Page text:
Originally posted by humy
I had previously learned about how conventional colour cameras work and noted that they waste at least half the photons of light through colour filters before they can reach the light sensors and that halves the cameras sensitivity to dim light in dim light conditions. But here they ...[text shortened]... am I probably just mentally visualizing this “ single lithography step” incorrectly (somehow ) ?
I was wondering why the image shown of the child's toys was such low res, it was based on a 100X100 array.
They would not be vertically stacked, they would be side by side. If you note, the sizes they mentioned like 80 nm, presumably for blue which is around 320 nm, which makes these like a 1/4 wavelength antenna if we were talking 100 mhz or so. That means you can stack a lot of them together so you could have a section that was 80 nm, say 4 of them side by side, then a 100 nm section and so forth, because they are way less than a wavelength you can put a number of them together and it would all work out.
They do mention difficulties in real world manufacturing however so new process engineering will have to go hand in hand with this device for it to reach the real world marketplace. When they do, the resolution will more than double over today's camera's and still maintain low light level sensitivity.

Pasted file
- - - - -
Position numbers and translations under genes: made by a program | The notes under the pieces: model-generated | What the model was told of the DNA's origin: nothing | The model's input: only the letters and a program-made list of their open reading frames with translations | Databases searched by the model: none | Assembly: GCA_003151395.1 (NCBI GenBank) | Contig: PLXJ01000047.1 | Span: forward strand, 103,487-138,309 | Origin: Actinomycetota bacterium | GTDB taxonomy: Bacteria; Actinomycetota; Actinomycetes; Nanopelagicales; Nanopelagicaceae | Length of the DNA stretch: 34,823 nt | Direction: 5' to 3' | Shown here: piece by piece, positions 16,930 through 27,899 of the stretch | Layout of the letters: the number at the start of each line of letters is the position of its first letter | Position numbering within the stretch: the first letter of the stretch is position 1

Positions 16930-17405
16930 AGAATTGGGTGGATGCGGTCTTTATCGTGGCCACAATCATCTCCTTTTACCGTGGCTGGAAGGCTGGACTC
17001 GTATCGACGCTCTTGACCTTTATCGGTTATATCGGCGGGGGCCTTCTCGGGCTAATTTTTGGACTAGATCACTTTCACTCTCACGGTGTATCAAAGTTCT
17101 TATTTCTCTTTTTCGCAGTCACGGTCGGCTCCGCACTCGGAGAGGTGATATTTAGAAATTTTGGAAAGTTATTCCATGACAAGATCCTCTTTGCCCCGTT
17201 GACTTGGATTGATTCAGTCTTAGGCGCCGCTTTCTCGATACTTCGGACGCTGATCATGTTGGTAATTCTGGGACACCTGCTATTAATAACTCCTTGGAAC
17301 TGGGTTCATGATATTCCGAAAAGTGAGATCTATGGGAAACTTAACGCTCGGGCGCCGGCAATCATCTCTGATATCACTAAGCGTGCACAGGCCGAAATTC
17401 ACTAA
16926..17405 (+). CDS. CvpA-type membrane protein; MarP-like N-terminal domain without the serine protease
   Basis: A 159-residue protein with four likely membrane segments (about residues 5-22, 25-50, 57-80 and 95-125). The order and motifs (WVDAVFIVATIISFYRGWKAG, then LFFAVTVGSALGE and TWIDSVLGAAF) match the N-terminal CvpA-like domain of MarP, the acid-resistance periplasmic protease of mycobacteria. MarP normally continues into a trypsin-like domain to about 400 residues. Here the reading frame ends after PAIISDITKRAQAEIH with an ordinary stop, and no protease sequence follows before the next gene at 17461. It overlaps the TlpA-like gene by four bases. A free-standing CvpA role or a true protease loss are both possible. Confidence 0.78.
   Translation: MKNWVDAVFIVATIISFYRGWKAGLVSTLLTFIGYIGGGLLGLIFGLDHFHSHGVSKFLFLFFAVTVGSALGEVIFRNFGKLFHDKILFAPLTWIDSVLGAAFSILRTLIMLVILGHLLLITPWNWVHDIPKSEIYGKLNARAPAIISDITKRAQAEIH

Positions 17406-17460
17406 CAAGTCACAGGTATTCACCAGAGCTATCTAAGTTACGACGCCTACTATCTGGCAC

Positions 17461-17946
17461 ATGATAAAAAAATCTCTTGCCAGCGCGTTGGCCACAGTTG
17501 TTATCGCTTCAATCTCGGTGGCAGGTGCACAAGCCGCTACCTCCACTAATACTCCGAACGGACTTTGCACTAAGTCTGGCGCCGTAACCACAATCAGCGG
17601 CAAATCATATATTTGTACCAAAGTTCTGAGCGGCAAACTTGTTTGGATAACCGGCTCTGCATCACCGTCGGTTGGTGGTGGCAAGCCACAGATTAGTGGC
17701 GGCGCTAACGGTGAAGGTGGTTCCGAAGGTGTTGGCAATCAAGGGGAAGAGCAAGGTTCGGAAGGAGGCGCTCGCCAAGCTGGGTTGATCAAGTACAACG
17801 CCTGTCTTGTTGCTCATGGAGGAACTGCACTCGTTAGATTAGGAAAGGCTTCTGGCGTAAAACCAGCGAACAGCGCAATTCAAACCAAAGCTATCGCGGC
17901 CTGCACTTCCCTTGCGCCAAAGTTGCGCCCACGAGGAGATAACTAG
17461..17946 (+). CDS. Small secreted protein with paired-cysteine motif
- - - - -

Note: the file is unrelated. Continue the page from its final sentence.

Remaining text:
One thing they noted, making them bigger or smaller can extend the sensitivity into the UV or IR range so you could see a camera that went from IR through visible through UV in one device with great sensitivity which implies to me the military would glom onto them and not allow them into the marketplace. Just speculation of course. That same technology could extend to astronomy and maybe get WAY deep into IR for gas analysis around stars and such.
It might even be able to resolve Terahertz radiation, millimeter wavelengths, where each post would now be 250 microns wide, still 1/4 wavelength wide.
Of course I am just expanding and speculating on the future of such techniques.
Since each post is 1/4 wavelength I wonder if this could lead to a holographic display if they can be made to emit light since now you would have an array of lines each less than a wavelength so if you could phase array them, you could have a projector capable of sending light out at programmable directions and any wavelength. It would be like a radar phased array but for light frequencies.